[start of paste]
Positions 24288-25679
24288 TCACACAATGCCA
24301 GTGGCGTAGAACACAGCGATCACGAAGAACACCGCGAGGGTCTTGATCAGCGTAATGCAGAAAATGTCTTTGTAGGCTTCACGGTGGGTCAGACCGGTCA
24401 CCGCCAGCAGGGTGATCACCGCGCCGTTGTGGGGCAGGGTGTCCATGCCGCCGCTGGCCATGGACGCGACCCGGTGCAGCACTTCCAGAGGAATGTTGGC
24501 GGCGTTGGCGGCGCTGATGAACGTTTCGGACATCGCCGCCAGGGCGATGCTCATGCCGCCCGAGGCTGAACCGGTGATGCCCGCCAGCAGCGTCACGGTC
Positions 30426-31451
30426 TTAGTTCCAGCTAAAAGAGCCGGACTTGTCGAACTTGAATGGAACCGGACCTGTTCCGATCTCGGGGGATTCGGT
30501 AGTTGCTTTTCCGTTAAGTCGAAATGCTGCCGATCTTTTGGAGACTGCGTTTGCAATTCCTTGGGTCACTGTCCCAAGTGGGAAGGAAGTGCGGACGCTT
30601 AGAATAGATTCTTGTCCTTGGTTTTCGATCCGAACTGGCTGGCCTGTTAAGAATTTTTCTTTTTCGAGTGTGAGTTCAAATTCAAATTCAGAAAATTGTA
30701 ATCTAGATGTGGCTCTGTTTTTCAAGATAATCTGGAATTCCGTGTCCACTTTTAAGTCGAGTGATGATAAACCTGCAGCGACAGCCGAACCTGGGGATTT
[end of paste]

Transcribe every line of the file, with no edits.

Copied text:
Positions 24288-25679
24288 TCACACAATGCCA
24301 GTGGCGTAGAACACAGCGATCACGAAGAACACCGCGAGGGTCTTGATCAGCGTAATGCAGAAAATGTCTTTGTAGGCTTCACGGTGGGTCAGACCGGTCA
24401 CCGCCAGCAGGGTGATCACCGCGCCGTTGTGGGGCAGGGTGTCCATGCCGCCGCTGGCCATGGACGCGACCCGGTGCAGCACTTCCAGAGGAATGTTGGC
24501 GGCGTTGGCGGCGCTGATGAACGTTTCGGACATCGCCGCCAGGGCGATGCTCATGCCGCCCGAGGCTGAACCGGTGATGCCCGCCAGCAGCGTCACGGTC
Positions 30426-31451
30426 TTAGTTCCAGCTAAAAGAGCCGGACTTGTCGAACTTGAATGGAACCGGACCTGTTCCGATCTCGGGGGATTCGGT
30501 AGTTGCTTTTCCGTTAAGTCGAAATGCTGCCGATCTTTTGGAGACTGCGTTTGCAATTCCTTGGGTCACTGTCCCAAGTGGGAAGGAAGTGCGGACGCTT
30601 AGAATAGATTCTTGTCCTTGGTTTTCGATCCGAACTGGCTGGCCTGTTAAGAATTTTTCTTTTTCGAGTGTGAGTTCAAATTCAAATTCAGAAAATTGTA
30701 ATCTAGATGTGGCTCTGTTTTTCAAGATAATCTGGAATTCCGTGTCCACTTTTAAGTCGAGTGATGATAAACCTGCAGCGACAGCCGAACCTGGGGATTT